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Getty Just Banned Retouched Images of Models

Getty Just Banned Retouched Images
iStock/Joan Vicent Cantó Roig

Getty is winning the realistic photography game.

In late September, Getty Images announced that the company would ban retouched images of human bodies.

The monumental announcement went into effect October 1, Dazed Digital reports, when the company changed the contracts for all photographers contributing work to its database. This change comes on the heels of the company’s promise that it would begin to diversify its stock imagery.

Getty announced it made its decisions in an effort to not contribute to the plethora of airbrushed and retouched images people see every day. “Our perceptions of what is possible are often shaped by what we see: positive imagery can have direct impact on fighting stereotypes, creating tolerance, and empowering communities to feel represented in society,” Getty says.

“[We want to] change the way women and other marginalized communities are represented in media and advertising.”

How Getty’s decision may effect people’s perception of “perfect”

In general, people see Getty’s move as positive. Carolyn Karoll, LCSW-C at Karoll Counseling, LLC, thinks Getty’s shift could make an impact because of its size. Karoll also adds that the more images that exist that show women and men as they really are—with cellulite, bloat, and wrinkles—the more normalized this new standard will be.

“As more men and women struggle with body image, this giant step can start a valuable conversation on mental health and our responsibility as a society to promote realistic images that showcase the world’s diversity,” adds Farrah Parker, branding consultant at FD Parker & Associates.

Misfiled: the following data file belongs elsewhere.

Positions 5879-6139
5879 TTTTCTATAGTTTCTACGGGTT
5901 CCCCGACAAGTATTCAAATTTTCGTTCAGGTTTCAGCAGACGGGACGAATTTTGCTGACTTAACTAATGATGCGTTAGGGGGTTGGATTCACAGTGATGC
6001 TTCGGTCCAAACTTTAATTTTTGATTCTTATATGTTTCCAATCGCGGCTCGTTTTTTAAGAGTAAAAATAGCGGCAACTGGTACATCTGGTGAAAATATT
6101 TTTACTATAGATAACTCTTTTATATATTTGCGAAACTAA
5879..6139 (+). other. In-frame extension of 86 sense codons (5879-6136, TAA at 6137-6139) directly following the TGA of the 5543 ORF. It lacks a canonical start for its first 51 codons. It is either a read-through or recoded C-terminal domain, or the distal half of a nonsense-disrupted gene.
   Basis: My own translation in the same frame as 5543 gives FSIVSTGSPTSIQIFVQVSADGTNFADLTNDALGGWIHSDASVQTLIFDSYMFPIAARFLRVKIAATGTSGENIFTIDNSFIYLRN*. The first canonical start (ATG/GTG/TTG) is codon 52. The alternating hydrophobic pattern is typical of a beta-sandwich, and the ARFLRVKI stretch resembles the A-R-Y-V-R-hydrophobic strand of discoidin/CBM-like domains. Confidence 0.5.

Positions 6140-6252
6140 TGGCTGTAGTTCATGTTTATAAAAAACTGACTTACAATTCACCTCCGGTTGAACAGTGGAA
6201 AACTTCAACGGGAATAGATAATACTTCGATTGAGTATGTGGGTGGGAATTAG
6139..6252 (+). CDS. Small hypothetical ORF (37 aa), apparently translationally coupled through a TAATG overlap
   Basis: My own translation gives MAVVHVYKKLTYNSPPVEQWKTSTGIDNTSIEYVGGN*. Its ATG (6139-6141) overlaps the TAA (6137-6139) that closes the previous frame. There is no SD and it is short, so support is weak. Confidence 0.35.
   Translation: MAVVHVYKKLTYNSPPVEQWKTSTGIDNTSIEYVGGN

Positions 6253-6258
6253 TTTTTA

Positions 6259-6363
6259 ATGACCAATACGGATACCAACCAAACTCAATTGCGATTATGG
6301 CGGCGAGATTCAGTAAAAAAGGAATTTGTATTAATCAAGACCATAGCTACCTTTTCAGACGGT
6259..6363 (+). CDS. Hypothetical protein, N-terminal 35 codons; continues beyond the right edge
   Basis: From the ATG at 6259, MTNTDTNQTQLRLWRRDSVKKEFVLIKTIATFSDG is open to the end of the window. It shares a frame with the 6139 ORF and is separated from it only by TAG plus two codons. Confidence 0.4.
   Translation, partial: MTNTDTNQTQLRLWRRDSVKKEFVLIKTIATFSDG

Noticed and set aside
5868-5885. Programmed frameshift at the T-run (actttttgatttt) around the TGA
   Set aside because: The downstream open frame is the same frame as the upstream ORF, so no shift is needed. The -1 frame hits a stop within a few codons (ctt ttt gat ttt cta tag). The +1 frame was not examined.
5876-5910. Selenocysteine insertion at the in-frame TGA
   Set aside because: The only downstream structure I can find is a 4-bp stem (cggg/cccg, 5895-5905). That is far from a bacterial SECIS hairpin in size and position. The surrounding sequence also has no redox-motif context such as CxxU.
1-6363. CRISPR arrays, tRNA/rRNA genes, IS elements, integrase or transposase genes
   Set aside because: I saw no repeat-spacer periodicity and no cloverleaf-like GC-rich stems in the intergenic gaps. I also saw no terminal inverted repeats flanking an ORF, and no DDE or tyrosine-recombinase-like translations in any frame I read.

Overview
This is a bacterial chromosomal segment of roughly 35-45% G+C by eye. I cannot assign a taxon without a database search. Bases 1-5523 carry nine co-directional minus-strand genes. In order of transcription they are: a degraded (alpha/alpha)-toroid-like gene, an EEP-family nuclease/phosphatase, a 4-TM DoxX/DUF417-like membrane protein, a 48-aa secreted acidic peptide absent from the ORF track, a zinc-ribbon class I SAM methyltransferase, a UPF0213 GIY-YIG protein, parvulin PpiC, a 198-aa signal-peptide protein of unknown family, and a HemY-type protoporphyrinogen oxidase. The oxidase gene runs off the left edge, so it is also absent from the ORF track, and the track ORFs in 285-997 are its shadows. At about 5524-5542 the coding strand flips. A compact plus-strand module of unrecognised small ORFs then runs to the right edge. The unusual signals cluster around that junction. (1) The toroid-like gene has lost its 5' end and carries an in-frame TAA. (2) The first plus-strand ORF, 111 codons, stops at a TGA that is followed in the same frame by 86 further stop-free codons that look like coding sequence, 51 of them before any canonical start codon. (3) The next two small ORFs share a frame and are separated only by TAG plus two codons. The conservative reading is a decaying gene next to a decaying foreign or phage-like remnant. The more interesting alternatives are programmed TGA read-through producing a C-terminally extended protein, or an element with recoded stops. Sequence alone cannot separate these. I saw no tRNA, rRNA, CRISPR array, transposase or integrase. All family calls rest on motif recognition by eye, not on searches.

Getty and the industry

Paul Cram, actor, thinks Getty’s move to provide un-retouched images may not be about inclusivity, but streamlining its business model. “I don’t believe that this change is reflective of an underlying concern for body image — I see this as a smart business move to [provide] images that have more flexibility (retouched or not) to buyers.” Cram also adds that in general, this move will not change the industry. People will continue to alter and retouch images if that “product” continues to sell.

On that note, Mike Peyzner, an experienced photographer, adds that photography has benefited from photo “enhancement” techniques. But similar to anything, too much of a good thing is negative. “Highly retouched images bring an unrealistic standard. The industry is beginning to move in the direction of a more natural, less edited body type,” says Peyzner.

“Photography agencies will be more willing to create images that show what people actually look like without intensive Photoshop retouching.”

To that, we say good.

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